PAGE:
A threatened bird called the pūteketeke landed the top spot in a New Zealand bird contest after comedian and talk show host John Oliver unleashed a zany, worldwide campaign on its behalf.
The New Zealand conservation organization Forest & Bird held the contest for Bird of the Century, asking people in the country and abroad to vote for their favorite threatened species among dozens of contestants.
The Last Week Tonight host said his staff asked Forest & Bird if they could campaign for the pūteketeke, a native water bird with a distinctive black-brown frill around its neck, and the group agreed.
"I don't think they understood quite what they were unleashing when they said, 'Go for it,' " said Oliver, dressed as a pūteketeke, during an appearance on The Tonight Show with Jimmy Fallon.
To boost support for the species, which he called "magnificent" and "charming," Oliver did a Last Week Tonight segment hyping the pūteketeke and took out billboard ads for the bird in New Zealand, the U.S., India, Japan and elsewhere.
"This is what democracy is all about: America interfering in foreign elections," he joked on his show.
The meddling paid off.
Forest & Bird announced Wednesday that the pūteketeke won the contest with a whopping 290,374 votes.
By comparison, the North Island brown kiwi secured second place with only 12,904 votes.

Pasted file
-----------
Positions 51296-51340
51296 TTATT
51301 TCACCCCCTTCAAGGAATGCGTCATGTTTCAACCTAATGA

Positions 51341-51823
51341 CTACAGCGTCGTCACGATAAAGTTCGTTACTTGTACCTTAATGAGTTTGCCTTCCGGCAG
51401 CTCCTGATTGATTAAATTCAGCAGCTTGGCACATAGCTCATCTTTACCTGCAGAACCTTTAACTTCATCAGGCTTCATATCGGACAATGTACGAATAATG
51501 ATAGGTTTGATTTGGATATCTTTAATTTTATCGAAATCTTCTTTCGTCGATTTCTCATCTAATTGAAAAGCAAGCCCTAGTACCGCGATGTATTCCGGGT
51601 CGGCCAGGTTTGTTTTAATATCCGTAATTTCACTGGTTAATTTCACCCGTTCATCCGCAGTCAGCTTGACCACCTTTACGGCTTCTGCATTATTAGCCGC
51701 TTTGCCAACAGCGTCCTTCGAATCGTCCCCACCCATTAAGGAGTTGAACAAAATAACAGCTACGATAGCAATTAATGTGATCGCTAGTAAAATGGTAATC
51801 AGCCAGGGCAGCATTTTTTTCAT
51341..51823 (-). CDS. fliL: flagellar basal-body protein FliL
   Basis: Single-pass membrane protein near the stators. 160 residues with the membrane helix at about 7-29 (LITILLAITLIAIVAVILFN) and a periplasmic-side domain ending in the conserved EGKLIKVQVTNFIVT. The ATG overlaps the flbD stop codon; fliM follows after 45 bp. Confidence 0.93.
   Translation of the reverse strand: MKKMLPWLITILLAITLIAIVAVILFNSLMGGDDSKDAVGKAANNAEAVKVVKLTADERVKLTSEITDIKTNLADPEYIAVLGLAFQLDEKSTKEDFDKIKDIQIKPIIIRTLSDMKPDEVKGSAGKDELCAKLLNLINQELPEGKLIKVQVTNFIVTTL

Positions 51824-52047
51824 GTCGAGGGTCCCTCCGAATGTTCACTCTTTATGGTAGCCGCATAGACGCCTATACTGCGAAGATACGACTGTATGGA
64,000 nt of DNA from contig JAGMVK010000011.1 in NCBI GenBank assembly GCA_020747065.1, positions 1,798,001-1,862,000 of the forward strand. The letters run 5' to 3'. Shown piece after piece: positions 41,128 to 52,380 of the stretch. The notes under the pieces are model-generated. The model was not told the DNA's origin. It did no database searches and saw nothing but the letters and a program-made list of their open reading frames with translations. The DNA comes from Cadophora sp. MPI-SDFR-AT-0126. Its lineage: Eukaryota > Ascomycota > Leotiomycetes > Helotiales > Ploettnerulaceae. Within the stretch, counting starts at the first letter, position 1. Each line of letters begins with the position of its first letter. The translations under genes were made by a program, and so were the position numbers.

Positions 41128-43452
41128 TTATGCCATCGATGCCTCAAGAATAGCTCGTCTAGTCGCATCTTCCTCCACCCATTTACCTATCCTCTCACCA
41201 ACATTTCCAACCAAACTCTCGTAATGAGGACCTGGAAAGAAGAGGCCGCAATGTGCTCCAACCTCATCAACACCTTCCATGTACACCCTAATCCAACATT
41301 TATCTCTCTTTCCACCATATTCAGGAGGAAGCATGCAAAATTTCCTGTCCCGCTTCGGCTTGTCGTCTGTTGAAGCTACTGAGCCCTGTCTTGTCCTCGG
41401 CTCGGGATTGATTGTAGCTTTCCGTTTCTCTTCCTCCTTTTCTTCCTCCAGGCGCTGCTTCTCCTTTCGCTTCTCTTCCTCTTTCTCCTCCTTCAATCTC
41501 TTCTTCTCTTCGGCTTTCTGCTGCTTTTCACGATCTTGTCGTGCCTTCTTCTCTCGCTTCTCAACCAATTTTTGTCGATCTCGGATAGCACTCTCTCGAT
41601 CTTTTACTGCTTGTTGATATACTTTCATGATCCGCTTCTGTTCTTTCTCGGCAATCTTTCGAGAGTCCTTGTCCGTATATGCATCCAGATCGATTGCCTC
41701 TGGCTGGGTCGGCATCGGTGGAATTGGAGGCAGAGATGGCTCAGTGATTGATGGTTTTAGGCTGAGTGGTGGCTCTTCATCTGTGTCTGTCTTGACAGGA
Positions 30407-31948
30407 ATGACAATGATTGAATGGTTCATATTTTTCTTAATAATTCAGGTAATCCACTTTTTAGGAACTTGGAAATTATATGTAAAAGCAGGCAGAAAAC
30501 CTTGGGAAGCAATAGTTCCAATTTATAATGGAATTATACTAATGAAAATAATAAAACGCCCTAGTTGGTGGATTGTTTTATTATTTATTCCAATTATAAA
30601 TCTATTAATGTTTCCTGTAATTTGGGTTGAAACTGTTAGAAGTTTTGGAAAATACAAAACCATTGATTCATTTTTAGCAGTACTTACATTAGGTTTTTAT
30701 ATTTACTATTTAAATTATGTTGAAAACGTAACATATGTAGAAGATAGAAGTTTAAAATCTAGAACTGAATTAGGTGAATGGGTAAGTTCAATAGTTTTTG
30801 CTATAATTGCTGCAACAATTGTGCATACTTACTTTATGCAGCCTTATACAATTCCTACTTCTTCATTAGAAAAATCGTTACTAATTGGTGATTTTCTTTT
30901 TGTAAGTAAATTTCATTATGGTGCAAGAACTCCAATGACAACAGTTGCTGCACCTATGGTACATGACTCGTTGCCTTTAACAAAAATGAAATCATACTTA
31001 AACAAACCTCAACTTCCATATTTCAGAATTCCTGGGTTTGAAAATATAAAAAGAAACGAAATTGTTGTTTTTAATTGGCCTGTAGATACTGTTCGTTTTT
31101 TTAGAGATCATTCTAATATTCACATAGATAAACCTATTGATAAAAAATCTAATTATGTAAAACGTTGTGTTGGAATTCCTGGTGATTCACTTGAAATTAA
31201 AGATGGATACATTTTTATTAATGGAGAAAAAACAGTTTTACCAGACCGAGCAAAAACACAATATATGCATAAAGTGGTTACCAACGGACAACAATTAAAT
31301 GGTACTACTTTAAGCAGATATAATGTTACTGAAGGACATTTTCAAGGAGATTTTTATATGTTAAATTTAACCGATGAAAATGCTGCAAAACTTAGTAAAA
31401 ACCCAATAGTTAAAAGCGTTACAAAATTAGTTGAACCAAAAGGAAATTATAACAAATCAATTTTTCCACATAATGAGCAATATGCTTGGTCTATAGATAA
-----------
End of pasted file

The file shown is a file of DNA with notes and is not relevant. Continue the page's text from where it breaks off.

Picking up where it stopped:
"We promised controversy but didn't quite expect this!" Forest & Bird Chief Executive Nicola Toki said in a statement. "We're stoked to see the outpouring of passion, creativity and debate that this campaign has ignited."
Even New Zealand's incoming Prime Minister Christopher Luxon applauded the talk show host for vaulting the pūteketeke to victory.
"Congratulations to campaign manager @iamjohnoliver and all those who gave their support to the Pūteketeke," Luxon said in a tweet.
Also known as the Australasian crested grebe, the pūteketeke has a pointy black beak and a long white neck and is known for its strange behaviors.
"Pūteketeke began as an outside contender for Bird of the Century but was catapulted to the top spot thanks to its unique looks, adorable parenting style, and propensity for puking," Toki said.
According to Forest & Bird, there are fewer than 3,000 of the birds across New Zealand and Australia, but that number was even lower a few decades ago and has been steadily increasing thanks in part to conservation efforts.
The group noted that more than 80% of the native birds in New Zealand are on the threatened species list.